- Nevada casino regulators approve the purchase of Caesars Entertainment Corp. by Eldorado Resorts
- The $17.3 billion deal sees the company own and operate 55 properties across 16 states in the US
- The merger and approval received unanimous support from regulators
- Approvals from New Jersey and Indiana would see Eldorado Resorts become the world’s biggest casino operator
- Questions of employee retention, debt acquired, and diversity in the boardroom raised
Wednesday, July 8, saw Nevada casino regulators give Reno-based Eldorado Resorts Inc. a green light in the purchase of Caesars Entertainment Corp. The $17.3 billion deal will see a gambling giant created that will own and operate 55 properties across 16 states in the US.
The merger received unanimous endorsement and approval from the Nevada Gaming Control Board after pointed questions. June 26 saw the Federal Trade Commission okay the plan after Eldorado agreed to sell California, Kansas City, Louisiana, South Lake Tahoe, and Missouri properties.
Steven Cohen, a Gaming Commissioner threw his support for the deal before casting his vote saying that to have the deal done during these tough economic times caused by the pandemic was good for them, the state, and the US in general.
Approvals from New Jersey and Indiana regulators in the coming days would create the world’s largest casino operator and become one of the largest employers in Nevada beating MGM Resorts International. The company, however, will not drop the name Caesars Entertainment and will continue stock trades and operations under it.
Focus on domestic gaming
Thomas Reeg, Eldorado chief executive, speaking before testimony by various Eldorado executives said that the main focus will be on domestic gaming. Bally’s, Horseshoe, and Harrah’s are other Caesars brands with Linq, Flamingo, Paria Las Vegas, and Planet Hollywood standing as the Las Vegas Strip properties.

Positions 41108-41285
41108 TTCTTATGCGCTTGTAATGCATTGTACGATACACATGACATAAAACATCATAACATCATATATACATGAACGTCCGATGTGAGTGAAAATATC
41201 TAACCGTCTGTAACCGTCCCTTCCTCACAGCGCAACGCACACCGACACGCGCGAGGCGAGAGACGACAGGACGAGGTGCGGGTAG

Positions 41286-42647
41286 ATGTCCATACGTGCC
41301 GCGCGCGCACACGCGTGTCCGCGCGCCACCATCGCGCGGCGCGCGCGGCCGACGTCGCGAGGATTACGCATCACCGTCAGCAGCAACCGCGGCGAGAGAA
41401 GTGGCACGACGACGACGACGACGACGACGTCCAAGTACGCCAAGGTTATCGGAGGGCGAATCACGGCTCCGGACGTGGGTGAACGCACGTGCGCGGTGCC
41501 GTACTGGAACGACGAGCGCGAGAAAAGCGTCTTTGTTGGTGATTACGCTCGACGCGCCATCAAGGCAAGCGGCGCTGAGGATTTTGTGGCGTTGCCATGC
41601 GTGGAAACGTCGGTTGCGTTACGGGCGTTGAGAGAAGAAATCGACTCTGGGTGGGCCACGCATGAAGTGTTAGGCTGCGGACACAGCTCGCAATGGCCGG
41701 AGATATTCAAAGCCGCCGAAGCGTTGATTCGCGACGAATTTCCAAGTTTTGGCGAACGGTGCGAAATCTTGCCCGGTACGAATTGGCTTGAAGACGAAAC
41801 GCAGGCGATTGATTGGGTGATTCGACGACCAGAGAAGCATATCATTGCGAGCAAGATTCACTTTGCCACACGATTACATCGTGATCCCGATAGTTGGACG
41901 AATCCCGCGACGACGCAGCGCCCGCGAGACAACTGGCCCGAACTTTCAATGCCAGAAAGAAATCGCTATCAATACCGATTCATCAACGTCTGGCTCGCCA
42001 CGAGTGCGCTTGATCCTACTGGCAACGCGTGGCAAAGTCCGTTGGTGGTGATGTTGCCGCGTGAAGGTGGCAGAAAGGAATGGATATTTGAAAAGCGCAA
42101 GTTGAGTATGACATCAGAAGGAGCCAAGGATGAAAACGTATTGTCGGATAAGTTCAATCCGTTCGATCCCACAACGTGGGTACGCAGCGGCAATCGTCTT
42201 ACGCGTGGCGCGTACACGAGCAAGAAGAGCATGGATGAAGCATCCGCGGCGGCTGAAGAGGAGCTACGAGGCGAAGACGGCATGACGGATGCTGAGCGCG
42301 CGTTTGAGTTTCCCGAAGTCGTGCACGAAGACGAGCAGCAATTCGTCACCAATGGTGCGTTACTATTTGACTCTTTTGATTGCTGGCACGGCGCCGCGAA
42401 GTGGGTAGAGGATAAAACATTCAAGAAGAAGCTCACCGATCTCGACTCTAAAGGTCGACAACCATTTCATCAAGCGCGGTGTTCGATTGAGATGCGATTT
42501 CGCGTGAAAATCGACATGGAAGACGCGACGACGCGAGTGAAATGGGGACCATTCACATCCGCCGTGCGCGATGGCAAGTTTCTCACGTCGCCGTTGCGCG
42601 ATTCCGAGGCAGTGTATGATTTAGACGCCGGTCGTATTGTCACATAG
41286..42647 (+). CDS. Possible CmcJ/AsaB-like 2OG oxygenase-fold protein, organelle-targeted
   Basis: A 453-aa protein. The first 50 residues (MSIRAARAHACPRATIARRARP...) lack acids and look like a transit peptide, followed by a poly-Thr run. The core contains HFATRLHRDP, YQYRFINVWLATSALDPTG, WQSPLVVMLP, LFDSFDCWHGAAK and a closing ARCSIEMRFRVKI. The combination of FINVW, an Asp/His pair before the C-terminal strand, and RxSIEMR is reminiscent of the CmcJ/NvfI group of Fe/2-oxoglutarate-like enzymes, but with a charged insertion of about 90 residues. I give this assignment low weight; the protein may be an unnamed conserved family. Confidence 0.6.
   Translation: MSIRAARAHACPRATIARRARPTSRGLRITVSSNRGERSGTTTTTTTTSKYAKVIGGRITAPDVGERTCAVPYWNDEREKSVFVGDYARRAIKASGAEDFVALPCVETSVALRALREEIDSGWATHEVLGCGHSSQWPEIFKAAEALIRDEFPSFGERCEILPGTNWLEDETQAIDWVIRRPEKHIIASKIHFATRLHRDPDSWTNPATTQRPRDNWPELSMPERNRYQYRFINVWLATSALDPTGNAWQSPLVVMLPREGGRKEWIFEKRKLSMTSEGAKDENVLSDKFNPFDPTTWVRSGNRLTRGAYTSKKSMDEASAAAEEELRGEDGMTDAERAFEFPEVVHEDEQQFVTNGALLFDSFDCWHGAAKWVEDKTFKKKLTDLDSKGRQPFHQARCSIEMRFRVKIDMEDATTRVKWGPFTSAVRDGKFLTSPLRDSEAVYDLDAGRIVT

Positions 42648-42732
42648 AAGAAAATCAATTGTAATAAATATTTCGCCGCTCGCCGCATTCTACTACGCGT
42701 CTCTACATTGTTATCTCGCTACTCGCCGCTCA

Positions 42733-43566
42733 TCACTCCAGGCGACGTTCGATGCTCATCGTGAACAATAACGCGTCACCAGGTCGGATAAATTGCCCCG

‘We think what we’re good at is taking existing properties, optimizing their operations, building a responsible capital structure, and driving value for all of our stakeholders.’ He said.
Reeg together with other company officials including former Las Vegas mayor, Jan Jones Blackhurst, who will join the board termed the entity a ‘New Caesars’. Tony Rodio, Caesars Entertainment chief executive is expected to stay as an adviser according to Carano.
Las Vegas-based Caesars will trade their stock to Eldorado at $12.30 per share. Eldorado will use $8.70 in cash with the remainder in Eldorado shares. The merged entity will see Eldorado own 56% of it.
Wednesday saw Caesars Entertainment shares close at $12.12, up to 20 cents. For Eldorado Resorts, a $1.72 was recorded with the stock ending at $39.75.
Caesars in late 2017 emerged from bankruptcy protection and would later in 2018 turn down an Eldorado offer. A boost for the merger came from billionaire financier Carl Icahn who purchased a big block of Caesars Entertainment shares. He later pushed for company changes and proceeded to back the hiring of Rodio from Icahn’s Tropicana purchased by Eldorado Resorts in 2018.
Questions about employee retention, the deal’s acquired debt amount, and diversity in the merged boardroom were raised by the Gaming Control Board members. Reeg stated that it would be a ‘nightmare’ in the legal and financial spheres should the merger fail.
$1 billion was lost by the companies after the closure of businesses during the coronavirus pandemic according to Eldorado’s chief financial officer, Bret Yunker. However, he is confident that the merged entity has enough cash to ‘get to the other side of the crisis’ after negotiating several financial-related agreements in the past weeks.
Close to 34,000 employees were working with the two companies in Nevada before the shutdown. Reeg says that with the reopening, some jobs such as buffets might not return and some corporate positions close to 1,000 might be eliminated.